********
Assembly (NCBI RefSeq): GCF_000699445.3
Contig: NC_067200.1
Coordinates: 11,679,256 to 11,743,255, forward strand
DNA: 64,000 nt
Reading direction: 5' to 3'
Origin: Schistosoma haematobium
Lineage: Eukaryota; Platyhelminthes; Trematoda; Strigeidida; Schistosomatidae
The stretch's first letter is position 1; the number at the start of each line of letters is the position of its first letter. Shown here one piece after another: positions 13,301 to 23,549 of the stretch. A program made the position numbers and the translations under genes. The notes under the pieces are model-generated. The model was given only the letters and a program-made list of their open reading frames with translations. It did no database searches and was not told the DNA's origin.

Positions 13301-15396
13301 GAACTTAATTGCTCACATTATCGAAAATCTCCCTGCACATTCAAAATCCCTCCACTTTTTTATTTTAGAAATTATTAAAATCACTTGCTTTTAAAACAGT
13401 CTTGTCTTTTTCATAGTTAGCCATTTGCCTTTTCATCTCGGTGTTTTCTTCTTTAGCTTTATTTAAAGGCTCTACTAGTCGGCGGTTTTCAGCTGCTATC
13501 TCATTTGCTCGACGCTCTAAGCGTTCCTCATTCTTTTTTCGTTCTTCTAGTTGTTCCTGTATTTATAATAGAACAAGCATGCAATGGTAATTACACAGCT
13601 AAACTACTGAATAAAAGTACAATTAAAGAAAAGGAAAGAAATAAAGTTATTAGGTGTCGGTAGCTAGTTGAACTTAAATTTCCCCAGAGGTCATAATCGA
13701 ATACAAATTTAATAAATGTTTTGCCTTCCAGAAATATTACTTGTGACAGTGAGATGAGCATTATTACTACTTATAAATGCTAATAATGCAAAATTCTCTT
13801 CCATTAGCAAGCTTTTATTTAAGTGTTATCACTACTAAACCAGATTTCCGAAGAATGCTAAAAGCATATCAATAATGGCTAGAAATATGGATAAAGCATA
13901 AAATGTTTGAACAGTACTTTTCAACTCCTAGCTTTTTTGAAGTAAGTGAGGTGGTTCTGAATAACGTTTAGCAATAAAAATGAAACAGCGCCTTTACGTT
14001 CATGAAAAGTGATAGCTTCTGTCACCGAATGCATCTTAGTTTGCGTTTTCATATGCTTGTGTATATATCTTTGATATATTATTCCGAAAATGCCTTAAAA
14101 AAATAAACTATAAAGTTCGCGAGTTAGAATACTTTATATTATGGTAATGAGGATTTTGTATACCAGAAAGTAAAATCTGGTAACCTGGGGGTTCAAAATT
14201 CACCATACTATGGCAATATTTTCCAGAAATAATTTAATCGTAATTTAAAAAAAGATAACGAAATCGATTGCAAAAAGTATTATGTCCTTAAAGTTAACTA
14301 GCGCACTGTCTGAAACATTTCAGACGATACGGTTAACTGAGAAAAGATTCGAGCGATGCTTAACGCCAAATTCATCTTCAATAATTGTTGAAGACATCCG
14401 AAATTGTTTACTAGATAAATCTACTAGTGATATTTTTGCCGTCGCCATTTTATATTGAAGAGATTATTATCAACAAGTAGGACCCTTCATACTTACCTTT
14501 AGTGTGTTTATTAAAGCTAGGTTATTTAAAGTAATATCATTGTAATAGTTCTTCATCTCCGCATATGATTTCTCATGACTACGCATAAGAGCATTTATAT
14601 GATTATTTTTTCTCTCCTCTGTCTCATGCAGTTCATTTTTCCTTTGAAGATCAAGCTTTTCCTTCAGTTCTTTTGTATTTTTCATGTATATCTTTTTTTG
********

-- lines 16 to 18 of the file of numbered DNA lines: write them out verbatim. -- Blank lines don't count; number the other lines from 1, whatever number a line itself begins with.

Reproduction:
13901 AAATGTTTGAACAGTACTTTTCAACTCCTAGCTTTTTTGAAGTAAGTGAGGTGGTTCTGAATAACGTTTAGCAATAAAAATGAAACAGCGCCTTTACGTT
14001 CATGAAAAGTGATAGCTTCTGTCACCGAATGCATCTTAGTTTGCGTTTTCATATGCTTGTGTATATATCTTTGATATATTATTCCGAAAATGCCTTAAAA
14101 AAATAAACTATAAAGTTCGCGAGTTAGAATACTTTATATTATGGTAATGAGGATTTTGTATACCAGAAAGTAAAATCTGGTAACCTGGGGGTTCAAAATT